TEDxCairo 2012 Reveals Optimism Despite Political Turmoil in Egypt


TEDxCairo 2012 Reveals Optimism Despite Political Turmoil in Egypt

Depsite Egypt's recent angst, TEDxCairo went ahead with its 2012 showcase event “Collisions” at the AUC’s New Cairo campus.  Although spectator numbers and energy levels were slightly down compared to last year’s event, perhaps due to the turbulent political climate outside the event, those present were still positive and hungry for new fresh ideas; one could tell the event was a welcome distraction for many.

The event format was the same as last year, but with better decor.  Presenter Khaled Mansour, who rose to fame on Bassim Youssef’s shows, is funny and hip and did a good job covering up the ongoing technical delays backstage. He really should have picked a language and stuck to it, though; he kept jumping from Arabic to English, sometime mid-phrase. I know this is a problem many Egyptians suffer from, but a professional should to be able to deliver in one language.

Ironically it was the foreigners in the audience who suffered the most; I spoke to a few that spoke Arabic, and the constant to and fro between languages made it hard for them to keep up.  It also couldn’t have been easy for the professional interpreters on site; their job is hard enough as it is!

The speakers themselves ranged from dull to great. It was good to see many speakers talk about the economic revival Egypt needs and suggest ways to achieve it. If there’s one thing that unifies all Egyptians now, regardless of political persuasion or social class, it’s worrying about employment. That’s only going to improve by encouraging entrepreneurship and small to medium-sized companies. 

Economic Perspectives 

AUC Professor Hassan Azzazy spoke of the need for local research institutes to become part of the business community, so that they focus on solving real world problems that represent good market opportunities in non-traditional sectors.

Consultant Mohammed El-Dahshan told the audience that Egypt has to democratize entrepreneurship, as 85% of firms are unofficial, i.e. not government-registered.  Financing options for sole-traders, micro-businesses, and large businesses exist, but there’s huge growth financing gap for small businesses in between.  Plugging this gap would facilitate many more high-growth start-ups, greatly decreasing the number of non-registered businesses, he said. Tax revenues would increase twice over and employment would increase exponentially.

Khalid Bichara, co-founder of LinkDotNet, shared his views on what makes a successful business, based on his extensive experience: Be passionate about your business, have the right team (not necessarily the best individuals alone), always be prepared as you never know when opportunities will come, reward loyalty and achievement, have goals, and be great at executing your plan.
Social Aspirations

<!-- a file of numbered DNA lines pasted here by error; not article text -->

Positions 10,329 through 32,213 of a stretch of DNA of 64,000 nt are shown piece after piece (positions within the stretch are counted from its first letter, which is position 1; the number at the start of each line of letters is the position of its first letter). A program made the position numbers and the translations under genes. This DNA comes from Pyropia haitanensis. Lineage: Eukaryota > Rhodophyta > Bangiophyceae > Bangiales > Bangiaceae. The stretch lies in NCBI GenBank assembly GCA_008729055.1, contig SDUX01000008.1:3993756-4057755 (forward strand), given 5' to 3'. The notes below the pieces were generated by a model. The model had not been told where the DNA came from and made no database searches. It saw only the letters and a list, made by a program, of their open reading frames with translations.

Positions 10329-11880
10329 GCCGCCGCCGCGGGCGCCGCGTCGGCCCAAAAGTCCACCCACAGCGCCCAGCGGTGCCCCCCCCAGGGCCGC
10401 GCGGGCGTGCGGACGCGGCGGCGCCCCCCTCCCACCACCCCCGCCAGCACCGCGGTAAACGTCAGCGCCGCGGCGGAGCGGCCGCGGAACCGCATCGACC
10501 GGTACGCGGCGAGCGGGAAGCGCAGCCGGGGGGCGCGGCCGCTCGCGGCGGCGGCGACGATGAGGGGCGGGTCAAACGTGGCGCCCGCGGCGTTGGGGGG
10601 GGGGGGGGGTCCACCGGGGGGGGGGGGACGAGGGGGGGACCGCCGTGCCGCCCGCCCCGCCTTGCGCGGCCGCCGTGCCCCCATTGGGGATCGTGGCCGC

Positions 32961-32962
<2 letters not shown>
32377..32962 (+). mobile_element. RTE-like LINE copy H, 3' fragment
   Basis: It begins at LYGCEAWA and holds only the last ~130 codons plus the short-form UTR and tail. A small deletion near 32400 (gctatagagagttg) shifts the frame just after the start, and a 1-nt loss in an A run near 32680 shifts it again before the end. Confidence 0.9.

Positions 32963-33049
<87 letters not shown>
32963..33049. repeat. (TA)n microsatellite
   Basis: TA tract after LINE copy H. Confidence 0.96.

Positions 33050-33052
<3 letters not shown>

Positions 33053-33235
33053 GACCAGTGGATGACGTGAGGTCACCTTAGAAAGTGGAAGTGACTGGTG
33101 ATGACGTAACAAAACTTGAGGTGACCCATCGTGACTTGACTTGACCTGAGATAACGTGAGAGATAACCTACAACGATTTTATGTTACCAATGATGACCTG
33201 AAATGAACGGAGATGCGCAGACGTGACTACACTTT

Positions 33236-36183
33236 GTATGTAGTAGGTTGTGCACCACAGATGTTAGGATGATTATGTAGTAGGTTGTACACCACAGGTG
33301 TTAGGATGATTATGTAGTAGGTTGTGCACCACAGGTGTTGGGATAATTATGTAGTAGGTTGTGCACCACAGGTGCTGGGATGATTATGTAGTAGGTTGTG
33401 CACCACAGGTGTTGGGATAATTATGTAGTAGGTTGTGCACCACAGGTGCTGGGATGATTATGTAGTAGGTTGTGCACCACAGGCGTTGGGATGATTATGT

On the social side, Moustafe Riad presented us with historical proof that the much trumpeted “clash of civilisations” was in fact a big lie, based on recent colonial thinking and “white man’s burden." Photo after photo was shown of the history of Middle East and Europe showing how the cultures have always mixed and worked together.

Yasmine El-Shawy is a young lady with Spinal Muscular Atrophy, but this didn’t stop her finding freedom in graphic design and volunteering for Productive Muslim a website dedicated to the intersection between Islam and productivity. Her talk was inspirational and received two standing ovations.

Amira Makhlouf spoke of divisions between people, explaining how controlled division spurred growth, but uncontrolled growth becomes cancer. Egyptians should not tolerate difference, but should accept it and embrace it like they did only a few decades ago, she prescribed.

Emil Aziz dicussed founding E-Mokhalfa (e-traffic-violation) to help Caireans “name & shame” transgressors, so that Cairo can move out of the global top 10 list for traffic crashes. This policy has made users self-govern and educate themselves, and the Ministry Of Interior has also taken notice.

Azza Idris talked about how too many Egyptians judged by appearance without seeing the underlying reality of situations.  Current interpretations of Sharia' Law (Islamic jurisprudence) fail to deliver the Islamic goals of fairness and social justice, she explained.  Idris is pushing to update interpretations so we have a country of personal laws that protect the family, and also provide more forgiveness.

An example of this kind of forgiveness followed later during the debate.  What was being debated was not nearly as important as the civility and restrain with which it was being debated.  Both parties disagreed fundamentally, but did not resort to the name-calling and outright hostility that has unfortunately become the norm in Egypt now between people who disagree; it was a great example to Egyptians.

Egypt is feeling uneasy, but the TEDxCairo team still brought us enough gems to make the event more than worthwhile, as they made Egyptians feel good about themselves and the future.

Thank you

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